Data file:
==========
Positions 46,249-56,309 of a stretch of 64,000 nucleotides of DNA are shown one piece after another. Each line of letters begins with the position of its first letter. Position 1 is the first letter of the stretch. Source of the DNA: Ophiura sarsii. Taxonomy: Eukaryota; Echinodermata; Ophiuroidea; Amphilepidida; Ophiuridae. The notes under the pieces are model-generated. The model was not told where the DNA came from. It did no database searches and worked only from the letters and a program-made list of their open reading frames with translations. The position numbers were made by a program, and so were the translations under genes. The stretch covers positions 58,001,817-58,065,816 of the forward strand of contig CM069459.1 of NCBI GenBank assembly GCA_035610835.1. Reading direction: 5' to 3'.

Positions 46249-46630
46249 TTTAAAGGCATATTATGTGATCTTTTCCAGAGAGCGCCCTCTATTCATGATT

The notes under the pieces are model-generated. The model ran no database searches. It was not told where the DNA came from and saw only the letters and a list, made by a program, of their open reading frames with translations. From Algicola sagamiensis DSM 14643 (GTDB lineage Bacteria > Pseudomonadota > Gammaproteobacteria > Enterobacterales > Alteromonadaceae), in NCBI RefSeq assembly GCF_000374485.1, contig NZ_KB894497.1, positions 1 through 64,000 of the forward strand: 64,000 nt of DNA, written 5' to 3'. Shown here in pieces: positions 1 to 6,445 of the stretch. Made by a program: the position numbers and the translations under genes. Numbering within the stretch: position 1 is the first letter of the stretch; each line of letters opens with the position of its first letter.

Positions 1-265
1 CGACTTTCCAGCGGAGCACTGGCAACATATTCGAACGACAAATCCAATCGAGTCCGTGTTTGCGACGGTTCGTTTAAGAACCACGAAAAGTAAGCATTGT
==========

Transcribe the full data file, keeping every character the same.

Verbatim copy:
Positions 46,249-56,309 of a stretch of 64,000 nucleotides of DNA are shown one piece after another. Each line of letters begins with the position of its first letter. Position 1 is the first letter of the stretch. Source of the DNA: Ophiura sarsii. Taxonomy: Eukaryota; Echinodermata; Ophiuroidea; Amphilepidida; Ophiuridae. The notes under the pieces are model-generated. The model was not told where the DNA came from. It did no database searches and worked only from the letters and a program-made list of their open reading frames with translations. The position numbers were made by a program, and so were the translations under genes. The stretch covers positions 58,001,817-58,065,816 of the forward strand of contig CM069459.1 of NCBI GenBank assembly GCA_035610835.1. Reading direction: 5' to 3'.

Positions 46249-46630
46249 TTTAAAGGCATATTATGTGATCTTTTCCAGAGAGCGCCCTCTATTCATGATT

The notes under the pieces are model-generated. The model ran no database searches. It was not told where the DNA came from and saw only the letters and a list, made by a program, of their open reading frames with translations. From Algicola sagamiensis DSM 14643 (GTDB lineage Bacteria > Pseudomonadota > Gammaproteobacteria > Enterobacterales > Alteromonadaceae), in NCBI RefSeq assembly GCF_000374485.1, contig NZ_KB894497.1, positions 1 through 64,000 of the forward strand: 64,000 nt of DNA, written 5' to 3'. Shown here in pieces: positions 1 to 6,445 of the stretch. Made by a program: the position numbers and the translations under genes. Numbering within the stretch: position 1 is the first letter of the stretch; each line of letters opens with the position of its first letter.

Positions 1-265
1 CGACTTTCCAGCGGAGCACTGGCAACATATTCGAACGACAAATCCAATCGAGTCCGTGTTTGCGACGGTTCGTTTAAGAACCACGAAAAGTAAGCATTGT